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What Is Colour Psychology and How To Use It?

colour psychology

Colour psychology is the idea that there are emotional and psychological connections between colours and emotions. Most of the meanings behind colours are universal because they affect the brain. However, some are only cultural. 

Why Does Colour Psychology In Marketing Matter? 

It may surprise you but colour psychology plays a huge role in marketing. The colours that you choose to use throughout your branding may be able to arise emotional responses from your audience. Consumers can make decisions based on emotion. 

How To Use Colour Psychology In Digital Marketing?

The colours that you use within your branding and marketing are fundamental. You may need to tap into some colour psychology when you are deciding upon your branding.  

Learn Colour Psychology Essentials

When looking into colour psychology you should familiarise yourself with what the colours mean. Read below for some of the meanings behind popular colours.

Red– Excitement, passion, anger, danger, power, anxiety.

Blue– Calm, peacefulness, trust.

Purple– Royalty, luxury, calm, romance. 

Orange– Friendliness, creativity, warmth, enthusiasm. 

These are just some of the meanings behind popular colours. Did any of these surprise you? As you can see there are some overlaps with the colours. This means that you are not limited to one colour or tone of colour which is fantastic. 

Get Inspired By Other Brands

To increase your knowledge of colour psychology, have a look at other ads and see how the colours make you feel. For example, some home decor places use more neutral colours. The reason for this is that neutral colours tend to be seen as clean and help make a website easy to read.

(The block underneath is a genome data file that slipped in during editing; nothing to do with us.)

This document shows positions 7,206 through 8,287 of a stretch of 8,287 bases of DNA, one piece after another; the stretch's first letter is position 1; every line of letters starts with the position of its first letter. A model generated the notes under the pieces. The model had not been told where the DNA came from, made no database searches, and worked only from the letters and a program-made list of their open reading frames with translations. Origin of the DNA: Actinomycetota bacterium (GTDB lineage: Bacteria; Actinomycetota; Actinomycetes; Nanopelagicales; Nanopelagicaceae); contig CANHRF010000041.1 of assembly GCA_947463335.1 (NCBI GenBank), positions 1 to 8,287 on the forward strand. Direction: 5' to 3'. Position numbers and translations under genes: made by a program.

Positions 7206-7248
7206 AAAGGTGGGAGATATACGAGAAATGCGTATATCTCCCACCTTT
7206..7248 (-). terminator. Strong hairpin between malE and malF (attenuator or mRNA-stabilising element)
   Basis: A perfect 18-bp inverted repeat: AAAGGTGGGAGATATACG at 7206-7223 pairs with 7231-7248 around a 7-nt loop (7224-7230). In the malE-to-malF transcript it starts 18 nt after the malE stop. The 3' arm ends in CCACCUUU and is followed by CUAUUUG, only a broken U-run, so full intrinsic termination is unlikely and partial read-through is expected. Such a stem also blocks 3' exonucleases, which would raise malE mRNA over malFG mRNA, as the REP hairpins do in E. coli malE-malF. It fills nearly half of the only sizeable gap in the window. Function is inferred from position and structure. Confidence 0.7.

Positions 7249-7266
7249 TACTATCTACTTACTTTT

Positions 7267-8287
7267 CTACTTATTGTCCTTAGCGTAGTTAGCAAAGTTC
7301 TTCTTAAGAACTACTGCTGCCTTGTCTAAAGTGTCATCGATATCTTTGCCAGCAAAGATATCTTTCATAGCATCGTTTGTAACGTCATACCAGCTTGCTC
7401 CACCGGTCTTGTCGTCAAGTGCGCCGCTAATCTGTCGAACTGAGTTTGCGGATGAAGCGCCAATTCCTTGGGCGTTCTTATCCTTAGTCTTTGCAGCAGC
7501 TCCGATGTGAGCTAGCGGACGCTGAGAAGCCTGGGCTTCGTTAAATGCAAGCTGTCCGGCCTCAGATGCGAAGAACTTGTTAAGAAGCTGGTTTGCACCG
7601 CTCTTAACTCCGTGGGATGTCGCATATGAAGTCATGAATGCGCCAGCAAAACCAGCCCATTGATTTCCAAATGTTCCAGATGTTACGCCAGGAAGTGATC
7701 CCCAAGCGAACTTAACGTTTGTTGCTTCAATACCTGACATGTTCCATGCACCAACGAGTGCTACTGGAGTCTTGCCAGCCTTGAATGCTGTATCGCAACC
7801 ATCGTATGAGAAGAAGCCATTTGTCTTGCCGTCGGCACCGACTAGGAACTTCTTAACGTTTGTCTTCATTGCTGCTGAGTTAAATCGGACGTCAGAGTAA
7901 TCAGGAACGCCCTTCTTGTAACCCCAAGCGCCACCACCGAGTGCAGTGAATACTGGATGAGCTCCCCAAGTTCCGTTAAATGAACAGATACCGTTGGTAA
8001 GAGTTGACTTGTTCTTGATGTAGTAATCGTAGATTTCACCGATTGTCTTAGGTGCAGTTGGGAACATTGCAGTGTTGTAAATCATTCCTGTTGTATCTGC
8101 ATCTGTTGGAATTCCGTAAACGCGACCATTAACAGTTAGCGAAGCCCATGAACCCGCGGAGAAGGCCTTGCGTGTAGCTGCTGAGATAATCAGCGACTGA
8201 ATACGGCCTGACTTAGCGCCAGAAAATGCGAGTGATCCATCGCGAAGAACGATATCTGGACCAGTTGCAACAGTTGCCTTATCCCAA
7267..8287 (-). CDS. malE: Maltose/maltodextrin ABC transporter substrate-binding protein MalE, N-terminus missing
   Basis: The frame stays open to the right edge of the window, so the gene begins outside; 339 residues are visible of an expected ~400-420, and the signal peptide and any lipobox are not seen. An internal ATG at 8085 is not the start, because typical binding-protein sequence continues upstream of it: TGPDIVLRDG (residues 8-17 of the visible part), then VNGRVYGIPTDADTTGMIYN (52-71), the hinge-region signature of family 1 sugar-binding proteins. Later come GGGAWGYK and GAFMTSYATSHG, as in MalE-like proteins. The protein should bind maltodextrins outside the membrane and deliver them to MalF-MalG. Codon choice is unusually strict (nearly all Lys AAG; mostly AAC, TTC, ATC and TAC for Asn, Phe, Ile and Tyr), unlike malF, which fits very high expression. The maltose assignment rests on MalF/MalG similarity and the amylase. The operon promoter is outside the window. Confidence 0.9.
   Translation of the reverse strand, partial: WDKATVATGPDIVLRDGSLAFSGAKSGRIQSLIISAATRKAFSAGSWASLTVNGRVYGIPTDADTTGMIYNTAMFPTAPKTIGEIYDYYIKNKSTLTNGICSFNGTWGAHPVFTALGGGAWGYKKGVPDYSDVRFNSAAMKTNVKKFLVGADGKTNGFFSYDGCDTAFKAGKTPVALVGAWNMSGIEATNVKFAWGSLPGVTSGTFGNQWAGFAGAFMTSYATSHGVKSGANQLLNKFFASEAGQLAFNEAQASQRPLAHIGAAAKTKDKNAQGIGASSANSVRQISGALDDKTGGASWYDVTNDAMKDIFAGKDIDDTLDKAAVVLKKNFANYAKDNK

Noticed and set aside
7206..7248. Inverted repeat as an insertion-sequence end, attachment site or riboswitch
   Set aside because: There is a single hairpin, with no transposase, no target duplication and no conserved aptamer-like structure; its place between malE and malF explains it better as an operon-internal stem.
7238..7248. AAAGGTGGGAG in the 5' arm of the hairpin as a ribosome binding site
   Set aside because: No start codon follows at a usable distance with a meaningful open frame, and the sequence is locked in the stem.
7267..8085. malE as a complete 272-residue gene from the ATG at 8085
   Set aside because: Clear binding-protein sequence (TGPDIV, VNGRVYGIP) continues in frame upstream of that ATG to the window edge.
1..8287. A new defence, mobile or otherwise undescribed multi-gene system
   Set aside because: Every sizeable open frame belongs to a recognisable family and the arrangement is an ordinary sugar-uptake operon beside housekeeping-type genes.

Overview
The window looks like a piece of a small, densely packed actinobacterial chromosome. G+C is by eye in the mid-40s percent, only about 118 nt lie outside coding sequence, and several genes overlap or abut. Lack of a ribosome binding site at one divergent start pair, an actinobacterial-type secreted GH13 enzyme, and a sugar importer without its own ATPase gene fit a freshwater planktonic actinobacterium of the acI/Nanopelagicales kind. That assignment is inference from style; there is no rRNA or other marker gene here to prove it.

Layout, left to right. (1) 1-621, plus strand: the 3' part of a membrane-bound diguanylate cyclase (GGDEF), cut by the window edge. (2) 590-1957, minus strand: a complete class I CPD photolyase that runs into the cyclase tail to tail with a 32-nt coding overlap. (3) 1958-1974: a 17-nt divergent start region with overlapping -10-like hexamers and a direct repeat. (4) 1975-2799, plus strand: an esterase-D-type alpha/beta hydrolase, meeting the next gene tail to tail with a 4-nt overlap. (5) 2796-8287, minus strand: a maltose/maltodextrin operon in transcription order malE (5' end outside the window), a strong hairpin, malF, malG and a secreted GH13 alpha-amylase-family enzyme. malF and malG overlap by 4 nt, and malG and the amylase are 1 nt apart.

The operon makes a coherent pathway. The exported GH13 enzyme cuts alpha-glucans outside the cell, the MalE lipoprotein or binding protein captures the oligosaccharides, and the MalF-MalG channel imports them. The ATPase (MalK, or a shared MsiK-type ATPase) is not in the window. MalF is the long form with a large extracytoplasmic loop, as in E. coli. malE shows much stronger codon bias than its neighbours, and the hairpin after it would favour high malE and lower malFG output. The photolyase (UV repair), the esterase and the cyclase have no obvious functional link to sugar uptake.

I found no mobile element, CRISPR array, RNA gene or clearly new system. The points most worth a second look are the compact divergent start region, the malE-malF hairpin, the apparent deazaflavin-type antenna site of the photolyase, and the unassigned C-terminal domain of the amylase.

Keep Your Branding Consistent 

You will want people to recognise your brand thus it is important to keep your branding consistent, especially if you want your brand to be successful. Over time you can change your logo, but we recommend keeping your brand colours the same. Customers tend to notice brand colours more than the logo. For example, Google had a slight change in logo, they slightly changed the font, but they kept the brand colours the same. 

Create A Brand Colour Palette

As we have mentioned previously, it is important to keep your brand and marketing colours consistent. When creating a colour palette you want to have a colour scheme that works for you and your brand but also allows for some variety. There are a few common colour palettes such as:

Complementary– Opposite colours that create high contrast

Analogous– These are colours next to each on the colour wheel

Monochromatic– Different shades or tones of the same primary colour

If you are stuck on what colour palette to go with, simply have a google and see what colours look good together. 

Keep Cultural Context In Mind

Perception of colour is not universal. The words we use for colour vary by language. For example, some countries have three colour categories while others have up to 12 colour categories. Colour psychology is also not universal. This is why cultural context is important to keep in mind when you are creating your branding. 

Do Not Copy The Competition

Yes, you should do some competitor research and there is no harm in taking some inspiration, however, do not outright copy the competition. Making your brand stand out is a lot better than copying a similar brand. 

Include Colourblind Consumers

This may be something that you have not thought about, but it is important to think about your consumers who may be colourblind. Mainly those with colour blindness have trouble differentiating from dichromatic colours. This means that they have trouble differentiating the shades from one and other.

These are some things to keep in mind when using colour psychology. Did any of this surprise you? To read more about digital marketing, social media marketing, SEO, and more, then visit our website here.

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Andy

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